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OFFF: The best examples of analogue and digital working together

3 min, 41 sec read
11:15 AM | 22 August 2014
by Michela Nicchiotti
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OFFF is a three day festival about visual communication where the worlds greatest designers and creative minds are sharing their experiences and knowledge with an audience of professionals and students interested on shaping the future.

As a known brand around the world, OFFF has brought its cutting edge festival to New York, Paris, Lisbon and of course its main home, the eclectic Barcelona.

I was at OFFF in Barcelona 15–17 May and I attended OFFF in Paris few years ago. I can definitely say that this latest one was more pumping and up beat than the one before, probably because it was at its tenth edition.

A wide range of events take place within the festival. Spread over three days you can enjoy 70 conferences, performances, exhibitions, screenings of animation and interactive installations in various parts of the museum space. There are many great things happening simultaneously but planning your time is made easy with the OFFF app. Nowadays, everything is digital so there is no longer a paper programme.

The lack of a paper programme has created an interesting topic for exploration. How could the two worlds coexist and inspire each other instead of just looking at digital as an alternative to print?

Here is a selection of the most interesting works where the analogue and digital worlds meet. Craftsmanship and innovation could coexist and shape new frontiers in creativity.

Here are my top 4 projects where analogue meets digital.

1. Arcade Fire

At number one there is the latest Arcade Fire music video “Reflektor” by Aaron Koblin, directed by Vincent Morisset. It is considered one of the most ground-breaking tech savvy music videos of the moment. Created in partnership with Google Lab, users can connect their mobile phones to the laptops and control the reflection of the light on the video by moving the mobile, using the gyroscope and accelerometer functionalities.

Where is the analogue world then?

Most of the lights effects are hand made using marble ink on paper, by bouncing the light on a CD or using pieces of mirrors. The shimmering lights are then recorded overlapping and adapted to the specific video content in order to achieve a unique visual experience. Google Lab has created a simple tool interface for the interactive designer behind the project facilitating the creation of hyper-customised filters.

Moreover the "Reflektor" logo is the result of considerable research on the Haitian Voodoo culture through books, old pictures and videos. Redrawn and rewritten, it has then been used on the album cover and on the app interface to activate the video experience.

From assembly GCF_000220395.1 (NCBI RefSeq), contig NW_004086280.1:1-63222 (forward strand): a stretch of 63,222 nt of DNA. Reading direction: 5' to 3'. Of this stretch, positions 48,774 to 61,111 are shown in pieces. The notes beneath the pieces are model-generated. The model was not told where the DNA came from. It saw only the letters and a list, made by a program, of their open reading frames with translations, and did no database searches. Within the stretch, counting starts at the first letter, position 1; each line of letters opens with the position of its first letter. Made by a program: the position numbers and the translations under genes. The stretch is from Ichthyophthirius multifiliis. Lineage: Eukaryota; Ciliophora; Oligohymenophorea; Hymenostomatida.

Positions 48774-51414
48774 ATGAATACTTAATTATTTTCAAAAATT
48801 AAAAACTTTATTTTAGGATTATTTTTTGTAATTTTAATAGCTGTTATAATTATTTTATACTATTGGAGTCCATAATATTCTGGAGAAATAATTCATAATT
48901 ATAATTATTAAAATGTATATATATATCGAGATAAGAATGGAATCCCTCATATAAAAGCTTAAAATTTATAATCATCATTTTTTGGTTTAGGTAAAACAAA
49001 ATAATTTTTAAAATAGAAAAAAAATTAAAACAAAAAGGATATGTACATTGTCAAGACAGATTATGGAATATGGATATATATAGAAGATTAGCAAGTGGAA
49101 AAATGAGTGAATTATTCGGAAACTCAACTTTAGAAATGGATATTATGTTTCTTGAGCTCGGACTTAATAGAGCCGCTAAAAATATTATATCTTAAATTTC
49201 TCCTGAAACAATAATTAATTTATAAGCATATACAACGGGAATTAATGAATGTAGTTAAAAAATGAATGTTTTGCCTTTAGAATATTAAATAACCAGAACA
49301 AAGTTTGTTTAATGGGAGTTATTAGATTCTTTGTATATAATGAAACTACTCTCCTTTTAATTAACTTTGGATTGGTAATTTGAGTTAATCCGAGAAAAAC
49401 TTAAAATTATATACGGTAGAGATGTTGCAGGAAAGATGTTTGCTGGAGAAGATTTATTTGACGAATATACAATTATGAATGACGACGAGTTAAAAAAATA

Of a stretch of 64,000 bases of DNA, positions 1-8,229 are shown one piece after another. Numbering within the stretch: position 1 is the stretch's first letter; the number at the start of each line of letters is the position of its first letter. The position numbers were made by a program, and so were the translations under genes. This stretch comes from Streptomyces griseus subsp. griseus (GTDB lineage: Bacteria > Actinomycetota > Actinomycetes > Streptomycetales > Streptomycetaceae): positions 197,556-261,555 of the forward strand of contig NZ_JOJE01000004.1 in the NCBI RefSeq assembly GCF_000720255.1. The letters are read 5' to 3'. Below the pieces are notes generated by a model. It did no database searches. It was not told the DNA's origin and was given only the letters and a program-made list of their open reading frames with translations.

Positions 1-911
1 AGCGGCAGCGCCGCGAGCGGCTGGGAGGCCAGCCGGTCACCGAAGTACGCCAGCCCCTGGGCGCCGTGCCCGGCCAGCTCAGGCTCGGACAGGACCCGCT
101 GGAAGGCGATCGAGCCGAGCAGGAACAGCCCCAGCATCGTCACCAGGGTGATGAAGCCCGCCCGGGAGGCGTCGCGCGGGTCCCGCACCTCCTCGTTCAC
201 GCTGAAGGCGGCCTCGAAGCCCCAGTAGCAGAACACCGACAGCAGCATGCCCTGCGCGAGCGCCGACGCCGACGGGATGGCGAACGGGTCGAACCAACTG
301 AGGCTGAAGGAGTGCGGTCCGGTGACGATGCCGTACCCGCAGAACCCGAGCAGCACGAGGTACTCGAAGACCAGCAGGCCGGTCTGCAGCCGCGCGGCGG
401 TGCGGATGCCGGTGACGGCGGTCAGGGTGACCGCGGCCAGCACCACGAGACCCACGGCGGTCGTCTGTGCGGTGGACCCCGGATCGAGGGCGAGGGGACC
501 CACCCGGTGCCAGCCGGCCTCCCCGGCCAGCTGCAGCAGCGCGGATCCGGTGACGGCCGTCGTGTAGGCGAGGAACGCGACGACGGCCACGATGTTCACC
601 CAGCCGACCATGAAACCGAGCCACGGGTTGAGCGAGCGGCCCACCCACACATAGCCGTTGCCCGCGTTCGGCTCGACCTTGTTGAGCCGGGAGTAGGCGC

2. Seb Lebster and social media

Seb Lebster is one of the biggest names in typography and calligraphy. He has developed typefaces and type illustrations for some of the world’s biggest companies, publications and events, including NASA, Apple, Nike, Intel, The New York Times and The 2010 Vancouver Winter Olympics.

His style is clean and full of references to the ancient and medieval world. In most of his projects he uses ink and tools, for example a manuscript Italian pen.

Recently Lebster has activated his own Facebook, Twitter and Vimeo account allowing his work to reach a wider audience and number of clients. Since his decision to embrace the social media world, he has received two wedding proposal by two women who he has never met. You never know where digital can lead you.

3. Digital painting

In 2011 FIELD answered the brief to showcase the depth and variety of colours that could be printed on GF Smith’s paper by creating 10,000 unique cover artworks using digital print and generative design. Each sleeve features a different view of a hyper complex sculpture.

4. The editing style of Casey Neistat.

Creator of popular viral videos, Casey’s filmmaking style is fresh, quick and spontaneous. He creates opening title and narrative slides by writing on paper with a marker or cutting letters on boards. Simplicity and efficiency have the priority in the editing stage allowing the idea and the message to come across.

This editing style reinforces the honest and impulsive attitude of Casey’s viral videos. I highly recommend watching his video “Make It Count” for Nike shot in 10 days, by 2 people. And it has reached 11,455,073 views in just 2 years.

In a world that runs toward high production value video, super effects and CGI, Casey Neistat's natural and immediate style takes off all the constructivism and the artefacts allowing the idea to speak for itself.

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